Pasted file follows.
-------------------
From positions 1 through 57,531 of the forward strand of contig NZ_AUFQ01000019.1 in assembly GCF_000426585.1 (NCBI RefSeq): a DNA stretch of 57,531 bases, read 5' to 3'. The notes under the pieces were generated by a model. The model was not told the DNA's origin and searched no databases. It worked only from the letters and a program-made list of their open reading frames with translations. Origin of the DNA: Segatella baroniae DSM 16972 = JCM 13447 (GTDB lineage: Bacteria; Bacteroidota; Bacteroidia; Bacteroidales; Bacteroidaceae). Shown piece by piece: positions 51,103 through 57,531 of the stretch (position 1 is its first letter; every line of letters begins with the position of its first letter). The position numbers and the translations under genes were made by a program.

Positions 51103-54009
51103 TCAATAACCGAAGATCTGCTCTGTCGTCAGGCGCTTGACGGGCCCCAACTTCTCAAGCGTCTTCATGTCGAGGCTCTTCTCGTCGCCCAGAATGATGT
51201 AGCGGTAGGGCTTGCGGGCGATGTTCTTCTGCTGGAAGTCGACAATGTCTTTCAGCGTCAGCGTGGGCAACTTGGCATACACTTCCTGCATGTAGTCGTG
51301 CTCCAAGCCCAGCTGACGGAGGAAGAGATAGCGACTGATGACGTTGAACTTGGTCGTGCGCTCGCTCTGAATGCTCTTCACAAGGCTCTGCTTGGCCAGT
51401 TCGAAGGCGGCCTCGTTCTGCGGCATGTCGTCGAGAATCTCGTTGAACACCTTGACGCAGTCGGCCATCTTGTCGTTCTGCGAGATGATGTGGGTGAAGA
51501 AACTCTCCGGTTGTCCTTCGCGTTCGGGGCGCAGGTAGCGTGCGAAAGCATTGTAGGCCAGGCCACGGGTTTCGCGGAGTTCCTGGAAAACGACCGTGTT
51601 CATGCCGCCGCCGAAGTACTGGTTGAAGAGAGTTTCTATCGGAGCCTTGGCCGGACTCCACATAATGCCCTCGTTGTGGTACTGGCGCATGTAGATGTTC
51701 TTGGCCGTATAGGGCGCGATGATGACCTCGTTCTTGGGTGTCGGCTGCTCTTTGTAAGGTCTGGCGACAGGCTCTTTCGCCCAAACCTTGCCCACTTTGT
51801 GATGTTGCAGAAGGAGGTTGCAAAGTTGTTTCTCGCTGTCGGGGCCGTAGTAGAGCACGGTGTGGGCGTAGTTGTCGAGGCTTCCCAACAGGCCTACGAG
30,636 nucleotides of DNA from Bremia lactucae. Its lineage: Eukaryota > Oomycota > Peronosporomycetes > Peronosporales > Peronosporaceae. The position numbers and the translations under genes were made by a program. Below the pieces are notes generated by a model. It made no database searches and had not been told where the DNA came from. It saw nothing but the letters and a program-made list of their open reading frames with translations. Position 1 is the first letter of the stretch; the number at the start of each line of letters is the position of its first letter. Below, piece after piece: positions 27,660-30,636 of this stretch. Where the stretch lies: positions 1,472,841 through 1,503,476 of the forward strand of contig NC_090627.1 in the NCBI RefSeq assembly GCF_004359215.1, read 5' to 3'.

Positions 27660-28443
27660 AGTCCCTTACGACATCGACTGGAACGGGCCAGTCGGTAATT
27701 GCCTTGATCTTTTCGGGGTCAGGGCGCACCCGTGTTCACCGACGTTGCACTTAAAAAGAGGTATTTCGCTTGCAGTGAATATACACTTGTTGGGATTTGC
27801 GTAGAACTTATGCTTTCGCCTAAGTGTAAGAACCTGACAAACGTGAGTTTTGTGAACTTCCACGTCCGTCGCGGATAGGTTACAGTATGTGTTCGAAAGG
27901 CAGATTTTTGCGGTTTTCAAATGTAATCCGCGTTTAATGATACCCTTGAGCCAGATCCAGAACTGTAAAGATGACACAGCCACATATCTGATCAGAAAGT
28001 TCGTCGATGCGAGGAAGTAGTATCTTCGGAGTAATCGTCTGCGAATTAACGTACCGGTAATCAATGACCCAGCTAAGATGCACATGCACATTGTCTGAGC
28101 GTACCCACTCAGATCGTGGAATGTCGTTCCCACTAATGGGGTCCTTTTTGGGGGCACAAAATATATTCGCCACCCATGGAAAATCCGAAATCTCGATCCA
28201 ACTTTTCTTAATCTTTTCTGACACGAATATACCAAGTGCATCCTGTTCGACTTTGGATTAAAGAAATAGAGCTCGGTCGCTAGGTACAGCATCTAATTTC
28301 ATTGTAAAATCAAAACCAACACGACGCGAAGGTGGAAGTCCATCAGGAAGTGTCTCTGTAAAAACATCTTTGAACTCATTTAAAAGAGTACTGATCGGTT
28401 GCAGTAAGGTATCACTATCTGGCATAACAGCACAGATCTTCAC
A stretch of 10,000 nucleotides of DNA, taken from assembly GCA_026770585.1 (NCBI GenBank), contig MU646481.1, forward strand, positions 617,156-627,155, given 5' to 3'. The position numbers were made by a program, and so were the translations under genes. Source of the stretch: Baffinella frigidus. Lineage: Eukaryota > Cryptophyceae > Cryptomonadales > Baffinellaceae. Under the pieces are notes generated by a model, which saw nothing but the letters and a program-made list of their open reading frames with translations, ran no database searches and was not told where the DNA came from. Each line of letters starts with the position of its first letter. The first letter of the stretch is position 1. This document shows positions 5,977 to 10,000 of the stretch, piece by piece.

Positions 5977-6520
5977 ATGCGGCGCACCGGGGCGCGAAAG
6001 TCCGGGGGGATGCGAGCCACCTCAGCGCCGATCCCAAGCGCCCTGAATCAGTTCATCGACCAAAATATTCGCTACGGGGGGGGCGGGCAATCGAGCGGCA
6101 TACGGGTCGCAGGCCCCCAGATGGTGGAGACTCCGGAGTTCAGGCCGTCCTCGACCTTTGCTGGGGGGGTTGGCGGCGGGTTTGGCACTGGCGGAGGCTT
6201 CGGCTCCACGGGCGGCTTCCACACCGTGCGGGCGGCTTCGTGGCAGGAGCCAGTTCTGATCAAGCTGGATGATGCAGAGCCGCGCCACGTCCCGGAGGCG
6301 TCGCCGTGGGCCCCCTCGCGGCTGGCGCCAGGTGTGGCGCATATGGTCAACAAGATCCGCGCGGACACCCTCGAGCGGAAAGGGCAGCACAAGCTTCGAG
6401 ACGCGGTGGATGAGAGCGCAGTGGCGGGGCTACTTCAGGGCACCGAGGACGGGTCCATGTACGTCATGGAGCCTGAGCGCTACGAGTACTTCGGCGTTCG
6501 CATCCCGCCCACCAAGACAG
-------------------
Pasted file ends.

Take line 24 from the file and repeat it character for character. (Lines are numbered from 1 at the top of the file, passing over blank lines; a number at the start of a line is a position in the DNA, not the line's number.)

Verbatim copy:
5977 ATGCGGCGCACCGGGGCGCGAAAG